Video

Video Young Filmmakers Shine Spotlight on Giving Back

A group of student filmmakers from across the United States joined President Barack Obama at the White House this month for the second annual White House Student Film Festival. Fifteen short films were officially selected from more than 1,500 entries by students aged 6 through 18. The filmmakers and their families then joined the president and a group of celebrities for a screening of their films. VOA’s Julie Taboh reports.
Video

Video VOA Exclusive: Interview with Afghan President Ashraf Ghani

Afghan President Ashraf Ghani, during his first visit as president to Washington, gave a one-on-one interview with VOA Afghan Service reporter Said Suleiman Ashna, about his request for a change in U.S. troop levels, the threat from the Islamic State, and repairing relations with the United States and Pakistan. The interview was held at Blair House, late Sunday, in Pashto.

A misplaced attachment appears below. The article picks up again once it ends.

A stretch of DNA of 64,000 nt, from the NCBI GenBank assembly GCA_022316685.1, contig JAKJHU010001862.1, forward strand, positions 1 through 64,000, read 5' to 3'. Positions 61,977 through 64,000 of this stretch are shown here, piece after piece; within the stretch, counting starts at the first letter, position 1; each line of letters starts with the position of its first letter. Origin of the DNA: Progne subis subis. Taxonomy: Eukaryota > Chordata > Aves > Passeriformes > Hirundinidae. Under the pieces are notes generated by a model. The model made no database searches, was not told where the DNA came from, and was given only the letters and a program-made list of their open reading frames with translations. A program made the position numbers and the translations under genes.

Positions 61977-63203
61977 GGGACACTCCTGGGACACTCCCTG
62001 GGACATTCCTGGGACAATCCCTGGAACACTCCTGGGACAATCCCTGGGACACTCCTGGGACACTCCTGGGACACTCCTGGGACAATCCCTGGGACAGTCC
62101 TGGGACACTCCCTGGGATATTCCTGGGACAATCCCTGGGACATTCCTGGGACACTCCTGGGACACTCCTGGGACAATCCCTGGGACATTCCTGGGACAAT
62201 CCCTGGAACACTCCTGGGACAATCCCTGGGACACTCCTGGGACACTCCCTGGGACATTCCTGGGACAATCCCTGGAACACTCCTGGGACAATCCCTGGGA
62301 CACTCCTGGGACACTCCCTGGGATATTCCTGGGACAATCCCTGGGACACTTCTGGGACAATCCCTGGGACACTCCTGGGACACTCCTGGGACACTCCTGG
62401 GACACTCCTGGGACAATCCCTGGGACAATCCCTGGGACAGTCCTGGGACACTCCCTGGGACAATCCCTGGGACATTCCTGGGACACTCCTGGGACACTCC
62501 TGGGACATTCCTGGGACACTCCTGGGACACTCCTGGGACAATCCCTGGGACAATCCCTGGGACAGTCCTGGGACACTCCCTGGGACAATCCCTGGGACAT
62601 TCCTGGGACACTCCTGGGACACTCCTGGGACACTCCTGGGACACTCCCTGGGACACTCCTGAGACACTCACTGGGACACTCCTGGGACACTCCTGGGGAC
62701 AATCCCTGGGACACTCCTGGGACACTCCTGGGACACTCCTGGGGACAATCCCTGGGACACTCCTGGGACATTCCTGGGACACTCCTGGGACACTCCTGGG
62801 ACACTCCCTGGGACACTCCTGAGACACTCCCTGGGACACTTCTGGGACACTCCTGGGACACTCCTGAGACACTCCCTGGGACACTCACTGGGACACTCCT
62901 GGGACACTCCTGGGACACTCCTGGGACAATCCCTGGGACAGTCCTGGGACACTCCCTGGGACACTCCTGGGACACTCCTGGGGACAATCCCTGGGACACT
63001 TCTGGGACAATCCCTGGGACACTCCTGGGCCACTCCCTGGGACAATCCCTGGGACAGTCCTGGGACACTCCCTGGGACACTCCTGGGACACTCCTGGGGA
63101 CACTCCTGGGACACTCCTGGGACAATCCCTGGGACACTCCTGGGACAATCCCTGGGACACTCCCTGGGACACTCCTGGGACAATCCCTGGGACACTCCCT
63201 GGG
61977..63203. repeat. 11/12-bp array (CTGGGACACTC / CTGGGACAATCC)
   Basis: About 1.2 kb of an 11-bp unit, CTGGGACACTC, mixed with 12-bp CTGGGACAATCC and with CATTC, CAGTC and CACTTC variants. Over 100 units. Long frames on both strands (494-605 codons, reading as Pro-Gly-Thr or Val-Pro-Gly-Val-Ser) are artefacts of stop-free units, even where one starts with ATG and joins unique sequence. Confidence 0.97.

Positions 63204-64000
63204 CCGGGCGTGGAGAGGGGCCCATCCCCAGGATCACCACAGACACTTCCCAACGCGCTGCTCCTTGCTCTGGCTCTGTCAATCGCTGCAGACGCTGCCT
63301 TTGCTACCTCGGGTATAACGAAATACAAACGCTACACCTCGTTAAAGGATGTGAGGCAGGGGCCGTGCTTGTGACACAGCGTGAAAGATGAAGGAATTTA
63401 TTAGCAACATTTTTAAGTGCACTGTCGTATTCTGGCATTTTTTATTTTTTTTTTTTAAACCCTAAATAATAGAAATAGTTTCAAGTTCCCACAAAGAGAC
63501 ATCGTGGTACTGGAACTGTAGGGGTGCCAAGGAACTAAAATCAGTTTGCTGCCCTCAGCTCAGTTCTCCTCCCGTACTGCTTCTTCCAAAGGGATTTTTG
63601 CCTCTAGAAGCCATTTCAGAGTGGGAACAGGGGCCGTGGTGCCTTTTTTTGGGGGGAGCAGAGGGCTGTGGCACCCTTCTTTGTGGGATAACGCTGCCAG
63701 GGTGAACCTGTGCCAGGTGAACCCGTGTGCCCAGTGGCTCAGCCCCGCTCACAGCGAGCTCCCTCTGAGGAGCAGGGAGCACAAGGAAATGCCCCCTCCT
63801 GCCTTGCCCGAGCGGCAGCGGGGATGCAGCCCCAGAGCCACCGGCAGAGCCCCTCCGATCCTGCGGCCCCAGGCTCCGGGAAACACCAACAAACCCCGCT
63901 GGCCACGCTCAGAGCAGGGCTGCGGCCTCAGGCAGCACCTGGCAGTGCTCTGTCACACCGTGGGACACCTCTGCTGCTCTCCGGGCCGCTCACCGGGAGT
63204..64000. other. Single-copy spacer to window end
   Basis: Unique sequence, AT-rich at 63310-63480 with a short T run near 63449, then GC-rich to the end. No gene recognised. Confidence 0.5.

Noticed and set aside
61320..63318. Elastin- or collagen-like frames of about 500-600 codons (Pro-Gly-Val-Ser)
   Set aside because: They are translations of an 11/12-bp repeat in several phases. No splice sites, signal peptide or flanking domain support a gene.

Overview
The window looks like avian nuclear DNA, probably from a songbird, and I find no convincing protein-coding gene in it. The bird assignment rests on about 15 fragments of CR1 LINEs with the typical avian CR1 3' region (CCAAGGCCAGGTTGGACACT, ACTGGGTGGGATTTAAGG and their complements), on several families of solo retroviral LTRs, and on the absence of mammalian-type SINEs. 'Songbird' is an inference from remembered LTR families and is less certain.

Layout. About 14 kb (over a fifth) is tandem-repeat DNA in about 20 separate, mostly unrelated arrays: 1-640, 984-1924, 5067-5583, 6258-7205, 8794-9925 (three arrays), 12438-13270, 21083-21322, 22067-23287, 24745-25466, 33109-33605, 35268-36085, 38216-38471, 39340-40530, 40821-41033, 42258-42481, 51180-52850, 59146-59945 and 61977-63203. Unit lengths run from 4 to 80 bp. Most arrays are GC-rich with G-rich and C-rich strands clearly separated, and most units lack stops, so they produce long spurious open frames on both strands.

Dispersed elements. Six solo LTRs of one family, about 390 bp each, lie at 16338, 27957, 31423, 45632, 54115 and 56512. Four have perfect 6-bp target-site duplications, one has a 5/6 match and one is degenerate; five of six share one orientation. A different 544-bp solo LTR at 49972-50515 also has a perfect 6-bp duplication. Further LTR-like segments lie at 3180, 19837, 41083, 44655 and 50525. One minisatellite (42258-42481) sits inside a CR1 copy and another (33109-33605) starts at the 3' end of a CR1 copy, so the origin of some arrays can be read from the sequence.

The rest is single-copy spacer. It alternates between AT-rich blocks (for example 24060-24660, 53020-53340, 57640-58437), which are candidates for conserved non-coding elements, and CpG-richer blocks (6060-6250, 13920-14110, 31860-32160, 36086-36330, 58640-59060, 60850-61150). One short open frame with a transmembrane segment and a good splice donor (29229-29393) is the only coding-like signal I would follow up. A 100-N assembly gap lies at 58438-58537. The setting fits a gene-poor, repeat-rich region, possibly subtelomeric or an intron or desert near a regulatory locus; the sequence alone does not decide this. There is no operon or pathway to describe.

Video

Video California Science Center Tells Story of Dead Sea Scrolls

The ancient manuscripts were uncovered in the mid-20th century, and they are still yielding clues about life and religious beliefs in ancient Israel. As VOA's Mike O'Sullivan reports, an exhibit in Los Angeles shows how modern science is bringing the history of these ancient documents to life.
Video

Video Angelina Jolie Takes Another Bold Step

Hollywood actress and filmmaker Angelina Jolie has revealed she had her ovaries and fallopian tubes removed to lower her odds of getting cancer. Doctors say the huge publicity over her decision will help raise awareness about the importance of cancer screening. VOA’s George Putic has more

All About America

Circumventing Censorship

An Internet Primer for Healthy Web Habits

As surveillance and censoring technologies advance, so, too, do new tools for your computer or mobile device that help protect your privacy and break through Internet censorship.
More